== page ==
Islam is a way of life, and Shura, or mutual consultation in all affairs, is part of it.
Whether it's community affairs (42:38) or family issues (2:233), Shura is a blessing for all members of the Muslim community.
In a family setting, Shura is a beautiful tool for building family closeness and cohesion. It allows all family members to voice concerns and opinions in an open and honest manner; it teaches young and old the proper etiquette of communication, and most importantly, it allows all members to feel that they are part of a team that shares common values and goals for the sake of Allah.
But Shura doesn’t just happen. It requires time, commitment, and skill. One of these skills is good listening.
In our culture, listening tends to be devalued in the face of talking. A person who speaks well is highly regarded, but a good listener is rarely praised. Communication is clearly a two-way street, and Shura without proper listening skills cannot succeed.
Here are seven tips for better listening that can strengthen Shura in your family.
Busy parents, especially moms, are excellent multitaksers: doing the laundry while talking on the phone, while getting dinner ready, while preparing for a meeting. But in the case of Shura, multitasking is clearly a liability, not an asset.
When the family settles down to conduct Shura, all distractions must be removed. The television and radio must be off, the computer put in sleep mode, the answering machine on, and newspapers, games, and magazines put away.
This way, everyone's full attention can be given to paying attention to what is being discussed.
In some families and cultures, what women and young people have to say is ignored or devalued. This attitude is a sure way to kill good listening, and by extension, family Shura from the start.
If we remember the example of our beloved Prophet Muhammad, peace and blessings be upon him, he consulted his wives and was very attentive to the needs of children. He respected all, and this is the attitude that we must adopt if we want to become good listeners who will succeed in implementing Shura in our families.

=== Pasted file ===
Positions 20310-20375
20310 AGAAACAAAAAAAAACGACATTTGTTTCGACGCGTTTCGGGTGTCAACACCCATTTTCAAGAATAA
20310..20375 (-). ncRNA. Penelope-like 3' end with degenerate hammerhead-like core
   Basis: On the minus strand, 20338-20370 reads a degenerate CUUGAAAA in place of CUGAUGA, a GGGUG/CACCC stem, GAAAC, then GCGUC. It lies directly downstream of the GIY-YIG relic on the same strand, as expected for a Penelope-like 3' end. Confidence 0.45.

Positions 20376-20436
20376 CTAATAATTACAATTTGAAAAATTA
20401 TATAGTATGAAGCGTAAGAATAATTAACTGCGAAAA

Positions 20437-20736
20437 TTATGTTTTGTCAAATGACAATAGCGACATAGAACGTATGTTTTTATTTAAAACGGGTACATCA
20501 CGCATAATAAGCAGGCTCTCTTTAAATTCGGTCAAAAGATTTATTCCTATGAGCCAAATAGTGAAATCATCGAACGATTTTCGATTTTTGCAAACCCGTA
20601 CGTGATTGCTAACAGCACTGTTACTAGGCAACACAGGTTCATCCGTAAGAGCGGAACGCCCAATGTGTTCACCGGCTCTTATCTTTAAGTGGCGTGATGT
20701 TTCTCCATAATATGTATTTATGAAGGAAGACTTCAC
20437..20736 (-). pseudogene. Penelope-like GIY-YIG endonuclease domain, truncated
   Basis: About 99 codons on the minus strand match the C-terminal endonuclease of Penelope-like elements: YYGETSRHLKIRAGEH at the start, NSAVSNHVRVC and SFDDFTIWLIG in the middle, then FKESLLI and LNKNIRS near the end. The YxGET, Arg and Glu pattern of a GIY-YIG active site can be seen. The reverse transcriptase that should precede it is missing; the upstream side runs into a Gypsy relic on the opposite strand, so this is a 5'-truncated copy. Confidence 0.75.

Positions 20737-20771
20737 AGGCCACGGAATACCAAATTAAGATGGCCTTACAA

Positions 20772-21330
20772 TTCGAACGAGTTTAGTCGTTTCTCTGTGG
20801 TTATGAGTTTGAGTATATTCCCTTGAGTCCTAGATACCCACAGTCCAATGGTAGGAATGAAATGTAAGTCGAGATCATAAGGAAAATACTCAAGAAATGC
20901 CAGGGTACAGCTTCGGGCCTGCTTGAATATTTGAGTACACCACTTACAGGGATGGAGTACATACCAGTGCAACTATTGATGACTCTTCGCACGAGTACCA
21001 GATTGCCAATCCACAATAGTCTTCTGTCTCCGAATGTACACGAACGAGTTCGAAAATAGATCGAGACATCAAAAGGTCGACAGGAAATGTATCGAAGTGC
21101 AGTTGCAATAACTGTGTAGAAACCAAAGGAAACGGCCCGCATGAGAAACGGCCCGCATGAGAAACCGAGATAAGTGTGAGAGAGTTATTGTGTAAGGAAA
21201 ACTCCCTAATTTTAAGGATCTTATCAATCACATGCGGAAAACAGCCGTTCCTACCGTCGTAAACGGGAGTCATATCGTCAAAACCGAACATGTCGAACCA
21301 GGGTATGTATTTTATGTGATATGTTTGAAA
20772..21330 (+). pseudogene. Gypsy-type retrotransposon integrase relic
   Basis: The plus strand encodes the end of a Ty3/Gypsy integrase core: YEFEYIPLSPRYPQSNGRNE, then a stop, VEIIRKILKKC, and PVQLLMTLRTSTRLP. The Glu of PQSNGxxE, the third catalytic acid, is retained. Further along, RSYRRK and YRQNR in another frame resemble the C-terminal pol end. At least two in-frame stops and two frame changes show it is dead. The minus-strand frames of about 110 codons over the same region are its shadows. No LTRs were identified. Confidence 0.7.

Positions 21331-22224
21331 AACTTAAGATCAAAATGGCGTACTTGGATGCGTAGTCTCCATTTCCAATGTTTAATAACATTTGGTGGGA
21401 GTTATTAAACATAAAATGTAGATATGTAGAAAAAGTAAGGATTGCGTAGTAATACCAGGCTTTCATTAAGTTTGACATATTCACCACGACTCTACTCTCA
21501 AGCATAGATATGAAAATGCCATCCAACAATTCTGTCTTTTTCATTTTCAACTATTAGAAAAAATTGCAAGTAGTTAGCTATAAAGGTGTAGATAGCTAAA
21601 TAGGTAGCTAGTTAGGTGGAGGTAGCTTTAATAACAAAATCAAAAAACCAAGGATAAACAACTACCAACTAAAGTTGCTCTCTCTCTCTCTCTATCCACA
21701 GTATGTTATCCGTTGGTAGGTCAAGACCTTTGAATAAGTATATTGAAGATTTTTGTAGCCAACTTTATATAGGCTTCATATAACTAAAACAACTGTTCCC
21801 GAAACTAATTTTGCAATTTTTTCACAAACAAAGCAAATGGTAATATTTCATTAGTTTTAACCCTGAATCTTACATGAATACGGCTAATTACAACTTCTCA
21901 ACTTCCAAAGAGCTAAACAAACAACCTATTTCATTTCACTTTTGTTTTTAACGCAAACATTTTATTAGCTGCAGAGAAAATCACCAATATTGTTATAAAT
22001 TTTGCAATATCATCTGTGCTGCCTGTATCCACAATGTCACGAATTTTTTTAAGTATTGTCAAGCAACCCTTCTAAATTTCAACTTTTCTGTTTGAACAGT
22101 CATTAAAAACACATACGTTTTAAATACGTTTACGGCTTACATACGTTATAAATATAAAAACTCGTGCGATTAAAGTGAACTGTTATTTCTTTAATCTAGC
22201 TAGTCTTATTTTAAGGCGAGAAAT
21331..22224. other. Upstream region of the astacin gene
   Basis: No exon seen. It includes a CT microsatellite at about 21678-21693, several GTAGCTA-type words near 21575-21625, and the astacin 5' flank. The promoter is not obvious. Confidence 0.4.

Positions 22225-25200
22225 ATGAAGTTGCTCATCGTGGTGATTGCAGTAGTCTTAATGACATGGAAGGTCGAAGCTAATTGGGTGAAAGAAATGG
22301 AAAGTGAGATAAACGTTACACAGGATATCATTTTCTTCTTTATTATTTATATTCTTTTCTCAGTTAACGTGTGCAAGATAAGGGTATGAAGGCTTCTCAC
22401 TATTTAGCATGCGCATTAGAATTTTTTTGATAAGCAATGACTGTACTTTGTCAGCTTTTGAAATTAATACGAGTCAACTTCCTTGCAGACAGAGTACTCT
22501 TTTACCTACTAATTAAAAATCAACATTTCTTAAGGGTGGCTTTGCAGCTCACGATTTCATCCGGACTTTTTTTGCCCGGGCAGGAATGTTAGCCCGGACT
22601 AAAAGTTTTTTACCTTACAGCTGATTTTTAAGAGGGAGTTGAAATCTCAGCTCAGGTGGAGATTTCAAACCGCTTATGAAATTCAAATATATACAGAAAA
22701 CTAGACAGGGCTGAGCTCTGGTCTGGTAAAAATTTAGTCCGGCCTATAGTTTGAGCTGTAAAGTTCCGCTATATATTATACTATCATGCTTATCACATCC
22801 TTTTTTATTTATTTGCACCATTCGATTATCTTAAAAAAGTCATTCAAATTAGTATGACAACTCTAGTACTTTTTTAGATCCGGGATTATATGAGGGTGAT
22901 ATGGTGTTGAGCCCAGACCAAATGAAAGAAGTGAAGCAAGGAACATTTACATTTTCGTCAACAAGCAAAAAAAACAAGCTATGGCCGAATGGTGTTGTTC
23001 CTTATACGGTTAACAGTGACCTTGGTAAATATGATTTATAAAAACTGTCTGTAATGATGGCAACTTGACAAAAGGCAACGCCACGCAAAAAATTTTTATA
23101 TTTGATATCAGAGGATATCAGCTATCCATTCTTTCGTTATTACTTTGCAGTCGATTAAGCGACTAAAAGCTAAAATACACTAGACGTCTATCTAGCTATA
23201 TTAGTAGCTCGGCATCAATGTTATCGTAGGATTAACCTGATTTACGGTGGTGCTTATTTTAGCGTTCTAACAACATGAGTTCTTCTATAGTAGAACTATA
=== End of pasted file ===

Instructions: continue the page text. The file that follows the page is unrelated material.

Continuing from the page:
Making eye contact with the person speaking is critical in showing that you are paying attention, which validates the speaker's need to feel you are really listening.
As with eye contact, gestures like nodding your head, smiling or frowning (depending on what's being said) also show the speaker that you are paying attention.
How many of us are notorious for finishing other people's sentences? This bad habit is not only rude, it is also a sure way to annoy a speaker. When you interrupt, the message you give the speaker is: 'what you have to say doesn't really matter, so let me take over the conversation'.
Wait until the speaker is finished talking, then raise your hand or start speaking if no one else is to responding.
Remove all distractions
An attitude of respect
Make eye contact
This is a great way to show that you were paying attention. By asking questions related to what the speaker was talking about, you show your interest.
Of course, questioning must be done in a respectful manner. If you disagreed with something the speaker said, express your disagreement politely, without raising your voice or becoming rude.
Remember, you don't have to agree to everything
Listening carefully to what someone else is saying does not mean you have to agree with everything that is being said. Rather, what you are doing is allowing the speaker to express his or her emotions so that s/he feels validated and a constructive solution can be worked out about a disagreement or issue.
So even if, during family Shura, your six-year-old says he "never" gets to do anything fun with his friends and you vehemently disagree, don't jump in and interrupt. Let him express his frustration by listening carefully, and then, consult with him about how he feels this can be changed.